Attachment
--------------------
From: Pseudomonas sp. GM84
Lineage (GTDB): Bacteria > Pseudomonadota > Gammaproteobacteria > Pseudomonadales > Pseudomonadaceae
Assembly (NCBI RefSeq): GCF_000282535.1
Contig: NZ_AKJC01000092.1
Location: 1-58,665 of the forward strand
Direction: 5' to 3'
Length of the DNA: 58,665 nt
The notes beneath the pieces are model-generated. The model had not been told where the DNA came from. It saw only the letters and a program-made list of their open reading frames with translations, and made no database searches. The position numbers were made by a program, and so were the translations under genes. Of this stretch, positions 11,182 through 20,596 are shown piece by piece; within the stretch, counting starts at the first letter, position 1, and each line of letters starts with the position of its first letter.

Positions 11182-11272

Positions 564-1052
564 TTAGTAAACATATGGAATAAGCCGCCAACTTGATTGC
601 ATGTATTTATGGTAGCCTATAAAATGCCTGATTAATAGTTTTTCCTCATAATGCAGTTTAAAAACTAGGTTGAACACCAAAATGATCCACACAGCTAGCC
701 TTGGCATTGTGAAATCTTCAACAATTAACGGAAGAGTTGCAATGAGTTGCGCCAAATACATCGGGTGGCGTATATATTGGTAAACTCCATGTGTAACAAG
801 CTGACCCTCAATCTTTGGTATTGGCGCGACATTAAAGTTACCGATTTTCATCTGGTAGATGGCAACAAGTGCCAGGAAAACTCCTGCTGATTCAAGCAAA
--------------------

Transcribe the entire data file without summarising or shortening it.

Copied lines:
From: Pseudomonas sp. GM84
Lineage (GTDB): Bacteria > Pseudomonadota > Gammaproteobacteria > Pseudomonadales > Pseudomonadaceae
Assembly (NCBI RefSeq): GCF_000282535.1
Contig: NZ_AKJC01000092.1
Location: 1-58,665 of the forward strand
Direction: 5' to 3'
Length of the DNA: 58,665 nt
The notes beneath the pieces are model-generated. The model had not been told where the DNA came from. It saw only the letters and a program-made list of their open reading frames with translations, and made no database searches. The position numbers were made by a program, and so were the translations under genes. Of this stretch, positions 11,182 through 20,596 are shown piece by piece; within the stretch, counting starts at the first letter, position 1, and each line of letters starts with the position of its first letter.

Positions 11182-11272

Positions 564-1052
564 TTAGTAAACATATGGAATAAGCCGCCAACTTGATTGC
601 ATGTATTTATGGTAGCCTATAAAATGCCTGATTAATAGTTTTTCCTCATAATGCAGTTTAAAAACTAGGTTGAACACCAAAATGATCCACACAGCTAGCC
701 TTGGCATTGTGAAATCTTCAACAATTAACGGAAGAGTTGCAATGAGTTGCGCCAAATACATCGGGTGGCGTATATATTGGTAAACTCCATGTGTAACAAG
801 CTGACCCTCAATCTTTGGTATTGGCGCGACATTAAAGTTACCGATTTTCATCTGGTAGATGGCAACAAGTGCCAGGAAAACTCCTGCTGATTCAAGCAAA